On Wednesday, in talks with President Gotabaya Rajapaksa and during a speech at the Pakistan-Sri Lanka Trade and Investment Conference, the Pakistani prime minister highlighted Buddhist heritage sites of the Gandhara civilization that existed in northwestern Pakistan from the middle of the first millennium BCE to the beginning of the second millennium CE.

"For people in Sri Lanka, what is of great interest is the Gandhara Buddhist civilization ... We have discovered various new sites for tourists to visit Pakistan," Khan told delegates in Colombo.

"The findings will be of interest to Sri Lankan tourists who go to historical places," he said, adding that they include a 40-foot sleeping Buddha statue.

Buddhists account for more than 70 percent of Sri Lanka’s 22 million population. Ethnic minority Tamils, who are mainly Hindu, comprise about 15 percent and 9 percent are Muslims.

Khan said his Colombo visit was aimed at strengthening bilateral relations, especially trade and economic ties through enhanced connectivity, and that Sri Lanka could benefit from the $62 billion China Pakistan Economic Corridor (CPEC) project of infrastructure and energy projects.

"Pakistan is part of the One Belt and Road initiative of China and CPEC is one of its flagship programs, and it means connectivity and it would help enhance Sri Lanka's connectivity right up to Central Asia," he said.

In a joint communique after the visit, Pakistan and Sri Lanka announced they had signed five memorandums of understanding to increase cooperation in the field of tourism, investment, chemical and biological sciences, industrial technology and education.

They said they had also "stressed the importance of realizing the goal of achieving US$1 billion bilateral trade target" and agreed to deepen their free-trade agreement (FTA) which came into force in 2005.

Despite the FTA, the two-way trade currently stands at only $460 million.

Military took action against personnel responsible for ex-Taliban spokesperson's escape — Pakistan army 

Inter-Services Public Relations (ISPR) director general Maj. Gen. Babar Iftikhar speaks during a press conference at the Pakistan Army headquarters in Rawalpindi on Feb. 27, 2020. (Photo courtesy: ISPR/File)
Updated 24 February 2021

Military took action against personnel responsible for ex-Taliban spokesperson's escape — Pakistan army 

  • Maj Gen Babar Iftikhar says military took actions against army officials found responsible for allowing Ehsanullah Ehsan to escape
  • Says his country enjoys strong military ties with Saudi Arabia and trains local troops in the kingdom 

ISLAMABAD: The Pakistan Army said on Wednesday it had taken action against officials found responsible for the escape of former Tehreek-e-Taliban Pakistan (TTP) spokesperson, Ehsan Ullah Ehsan, from an undisclosed detention facility last year.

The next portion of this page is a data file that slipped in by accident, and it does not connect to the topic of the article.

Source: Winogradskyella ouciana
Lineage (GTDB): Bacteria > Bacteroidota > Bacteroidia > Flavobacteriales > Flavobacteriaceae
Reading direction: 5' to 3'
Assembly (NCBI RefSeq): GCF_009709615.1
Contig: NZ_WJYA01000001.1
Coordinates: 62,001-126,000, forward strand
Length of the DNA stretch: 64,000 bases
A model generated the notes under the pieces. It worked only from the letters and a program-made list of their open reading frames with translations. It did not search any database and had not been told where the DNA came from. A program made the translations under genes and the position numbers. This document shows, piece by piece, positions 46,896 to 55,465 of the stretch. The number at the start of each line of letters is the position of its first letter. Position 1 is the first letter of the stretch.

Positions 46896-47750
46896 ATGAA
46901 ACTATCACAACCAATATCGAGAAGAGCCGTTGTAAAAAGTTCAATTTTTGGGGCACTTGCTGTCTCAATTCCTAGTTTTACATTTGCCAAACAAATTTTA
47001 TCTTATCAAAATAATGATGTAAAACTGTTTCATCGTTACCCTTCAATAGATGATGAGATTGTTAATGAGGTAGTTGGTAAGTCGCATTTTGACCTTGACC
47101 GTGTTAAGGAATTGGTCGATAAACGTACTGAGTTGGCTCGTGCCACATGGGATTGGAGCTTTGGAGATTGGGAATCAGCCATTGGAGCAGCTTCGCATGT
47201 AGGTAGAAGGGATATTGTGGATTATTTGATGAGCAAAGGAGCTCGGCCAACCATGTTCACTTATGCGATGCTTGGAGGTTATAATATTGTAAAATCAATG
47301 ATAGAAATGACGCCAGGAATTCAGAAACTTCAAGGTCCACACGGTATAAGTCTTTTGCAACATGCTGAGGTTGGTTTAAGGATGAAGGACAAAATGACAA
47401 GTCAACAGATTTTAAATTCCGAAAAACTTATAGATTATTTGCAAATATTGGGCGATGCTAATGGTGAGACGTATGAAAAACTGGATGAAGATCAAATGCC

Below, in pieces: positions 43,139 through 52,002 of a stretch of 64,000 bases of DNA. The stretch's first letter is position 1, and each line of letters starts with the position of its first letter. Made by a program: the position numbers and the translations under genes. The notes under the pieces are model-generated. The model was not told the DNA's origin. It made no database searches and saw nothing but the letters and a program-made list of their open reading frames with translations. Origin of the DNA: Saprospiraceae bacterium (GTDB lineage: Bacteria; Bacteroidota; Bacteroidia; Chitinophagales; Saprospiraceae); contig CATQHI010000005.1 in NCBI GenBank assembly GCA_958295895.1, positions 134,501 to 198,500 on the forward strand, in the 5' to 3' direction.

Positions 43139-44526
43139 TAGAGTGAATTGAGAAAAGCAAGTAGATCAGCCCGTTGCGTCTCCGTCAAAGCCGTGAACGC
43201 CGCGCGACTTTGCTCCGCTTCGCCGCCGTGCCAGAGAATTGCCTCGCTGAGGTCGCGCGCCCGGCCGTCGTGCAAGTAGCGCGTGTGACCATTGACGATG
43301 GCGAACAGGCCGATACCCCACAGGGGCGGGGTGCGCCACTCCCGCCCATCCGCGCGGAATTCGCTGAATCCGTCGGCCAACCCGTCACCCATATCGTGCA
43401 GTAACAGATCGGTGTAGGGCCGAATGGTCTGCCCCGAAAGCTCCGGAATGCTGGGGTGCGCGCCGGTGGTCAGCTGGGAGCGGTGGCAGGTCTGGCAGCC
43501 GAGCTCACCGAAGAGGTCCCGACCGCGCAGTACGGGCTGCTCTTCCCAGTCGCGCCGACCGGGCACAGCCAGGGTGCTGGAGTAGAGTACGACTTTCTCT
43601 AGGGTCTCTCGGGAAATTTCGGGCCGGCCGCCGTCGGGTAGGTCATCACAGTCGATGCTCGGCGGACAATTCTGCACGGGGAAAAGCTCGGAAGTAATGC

A high-profile local Taliban figure, Ehsan announced and justified a 2012 attack on Malala Yousafzai for campaigning for women’s education and also announced the TTP’s claim of responsibility for a horrific attack on a school in Peshawar in 2014. He escaped detention in January last year and announced his breakout on social media. 

“Ehsan Ullah Ehsan got away from our custody and there were some military personnel who facilitated his escape,” the head of the military media wing, Major General Babar Iftikhar, said while in a briefing to foreign journalists in Islamabad. 

Ehsanullah is accused in several terror attacks in Pakistan. After his surrender in 2017, local Geo News TV aired an interview he gave in custody in which he asserted that the intelligence services of Pakistan’s arch-rival, India, had been funding and arming Pakistani Taliban fighters.

The Pakistan army pledged to put Ehsan on trial but had not done so until the time he escaped custody in 2020. His whereabouts are uncertain.

Describing Ehsan’s escape as a “very serious matter,” Iftikhar explained for the first time how the TTP leader managed to find his way out of a high security environment, saying action was taken against those who facilitated him. He said it was not clear where Ehsan was currently hiding, though the country’s security forces were doing their best to capture him again. 

Asked about the fresh wave of militant violence in Pakistan, Iftikhar said several small militant organizations had unified recently and were being trained by hostile intelligence agencies in neighboring nations. 

Discussing the challenge of religious militancy, Iftikhar said that many small groups were trying to associate themselves with Daesh, but the group did not have an organized presence in Pakistan.